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Great Valley Writing Academy opens doors
writing academy

The Great Valley Writing Academy helped sharpen the “cultural, carbon, digital and civil” skills of 30 youths this summer.

Using the Ripon High classrooms and library students from kindergartners into high school tackled writing challenges and even created personal websites. 

Three students – two girls and one boy – offered to chat about their experiences in the writing academy that includes developing an educational website to go along with their Writing Academy challenges: Manret Sahota, 12, Vidhee Patel, 13, and Nathan Gains, 11.

Shaota attends the Next Generation Steam Academy in Lathrop, She was excited to learn about how digital elements impact technology.  She said learned “how we make an impact with the small things we do in our everyday lives.” 

More importantly, she said, “if we are kind to other people and smile it will create a chain reaction.”  She noted that she has been involved in after school programs where she has been focused on helping other people as she prepares to enter her seventh-grade year.

She told of the “warm up period” that is held at the beginning of the day in the writing academy where students had to select a fictitious word of the day and provide a definition.  The word had to tie in with the cultural, digital, carbon and civil footprints, she noted.

Her choice word was “Biddod.”

She further explained her definition, “It was a mystical tree that blossomed when someone did something good and it and it would die off when someone didn’t take care of the environment.”

In her eighth-grade year next month, Vidhee Patel, 13, said she had already taken a picture of herself for the academy and five others to demonstrate her culture.  She said she has been learning to write better and how to create footprints that will energize the world.  Vidhee said she is writing more descriptively now and learning where things originate in life.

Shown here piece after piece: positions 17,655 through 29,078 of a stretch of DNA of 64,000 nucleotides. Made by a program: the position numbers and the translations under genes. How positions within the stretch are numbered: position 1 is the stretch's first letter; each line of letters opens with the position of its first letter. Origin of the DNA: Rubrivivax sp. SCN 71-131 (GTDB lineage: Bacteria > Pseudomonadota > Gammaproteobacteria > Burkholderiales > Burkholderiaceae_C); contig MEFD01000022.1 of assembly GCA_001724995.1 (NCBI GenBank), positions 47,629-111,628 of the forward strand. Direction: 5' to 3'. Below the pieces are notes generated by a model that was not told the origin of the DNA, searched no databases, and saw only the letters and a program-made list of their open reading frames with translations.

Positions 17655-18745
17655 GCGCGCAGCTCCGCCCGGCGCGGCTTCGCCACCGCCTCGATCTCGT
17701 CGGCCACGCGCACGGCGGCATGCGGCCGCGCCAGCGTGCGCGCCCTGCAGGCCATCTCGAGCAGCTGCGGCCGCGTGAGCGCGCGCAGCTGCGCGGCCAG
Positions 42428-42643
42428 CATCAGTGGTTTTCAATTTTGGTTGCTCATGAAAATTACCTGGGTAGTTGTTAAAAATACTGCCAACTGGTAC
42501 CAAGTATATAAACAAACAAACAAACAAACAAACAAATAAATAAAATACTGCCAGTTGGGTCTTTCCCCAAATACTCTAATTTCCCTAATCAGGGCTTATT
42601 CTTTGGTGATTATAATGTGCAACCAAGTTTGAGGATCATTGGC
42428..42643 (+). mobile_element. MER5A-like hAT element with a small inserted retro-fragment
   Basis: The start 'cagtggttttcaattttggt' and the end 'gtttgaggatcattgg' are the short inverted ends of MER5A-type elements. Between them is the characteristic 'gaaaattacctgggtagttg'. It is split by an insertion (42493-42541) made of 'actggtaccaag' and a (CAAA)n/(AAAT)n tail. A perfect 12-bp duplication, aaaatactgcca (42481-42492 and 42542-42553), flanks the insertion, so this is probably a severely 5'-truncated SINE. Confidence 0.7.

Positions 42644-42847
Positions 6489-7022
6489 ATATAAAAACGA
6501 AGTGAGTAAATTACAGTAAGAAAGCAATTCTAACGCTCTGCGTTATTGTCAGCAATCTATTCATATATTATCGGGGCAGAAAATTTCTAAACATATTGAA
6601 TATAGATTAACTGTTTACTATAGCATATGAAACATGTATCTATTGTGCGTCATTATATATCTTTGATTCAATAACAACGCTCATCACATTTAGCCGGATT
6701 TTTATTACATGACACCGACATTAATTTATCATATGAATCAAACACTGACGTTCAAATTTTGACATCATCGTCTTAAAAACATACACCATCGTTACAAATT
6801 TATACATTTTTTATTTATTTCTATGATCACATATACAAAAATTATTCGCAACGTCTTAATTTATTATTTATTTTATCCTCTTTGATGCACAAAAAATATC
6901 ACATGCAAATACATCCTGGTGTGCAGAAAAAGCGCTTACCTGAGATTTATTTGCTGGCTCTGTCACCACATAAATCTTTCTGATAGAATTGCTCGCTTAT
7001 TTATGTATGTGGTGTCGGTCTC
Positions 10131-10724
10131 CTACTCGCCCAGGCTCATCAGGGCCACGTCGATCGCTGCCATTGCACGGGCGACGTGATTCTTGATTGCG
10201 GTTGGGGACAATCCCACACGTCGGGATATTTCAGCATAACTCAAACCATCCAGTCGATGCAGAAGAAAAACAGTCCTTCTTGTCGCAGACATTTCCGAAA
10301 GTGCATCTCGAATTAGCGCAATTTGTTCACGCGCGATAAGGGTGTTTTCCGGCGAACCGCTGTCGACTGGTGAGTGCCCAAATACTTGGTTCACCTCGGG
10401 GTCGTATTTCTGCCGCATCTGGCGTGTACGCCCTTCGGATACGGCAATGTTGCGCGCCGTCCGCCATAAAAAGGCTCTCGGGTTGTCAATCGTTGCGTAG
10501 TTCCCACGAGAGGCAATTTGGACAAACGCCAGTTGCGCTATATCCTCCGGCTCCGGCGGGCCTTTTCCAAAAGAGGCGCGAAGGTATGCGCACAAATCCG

She noted that English is her love and she was involved in a recent spelling bee that took her to the county competition, adding that she really enjoys reading.

“I have wanted to become a pharmacist since I was five years old.  They make good money.  They’re not a doctor but it will be a good career,” she said. 

Vidhee said she hopes to go to UOP and the UOP Pharmacy School in Stockton where she recently attended a girls’ camp learning much about the university.

Nathan Gains, 11, is going into the sixth grade at Parkview Elementary School in Ripon saying he has learned that those “footprints” they have learned about are the stereo types of the world.

Being of Chinese descent, Nathan said his cultural footprint was one he expressed as a “hot pot” of bowling water where different foods are mixed together and cooked together for a delicious dinner.

He told of his two pets – lizards, Leo and Orlando.  He was quick to point out that Orlando can shoot his tongue out of his mouth to capture a fly.  Both are nocturnal and come out at night, he said.

“The website is really fun,’ he said.  “It keeps explaining about the footprints and our challenges in solving our problems seeing not enough positivity in school. There should be charts in every classroom for being cooperative and other positive things we can do.”

Nathan said he too wants to be a doctor or eventually an anesthesiologist.

To contact Glenn Kahl, email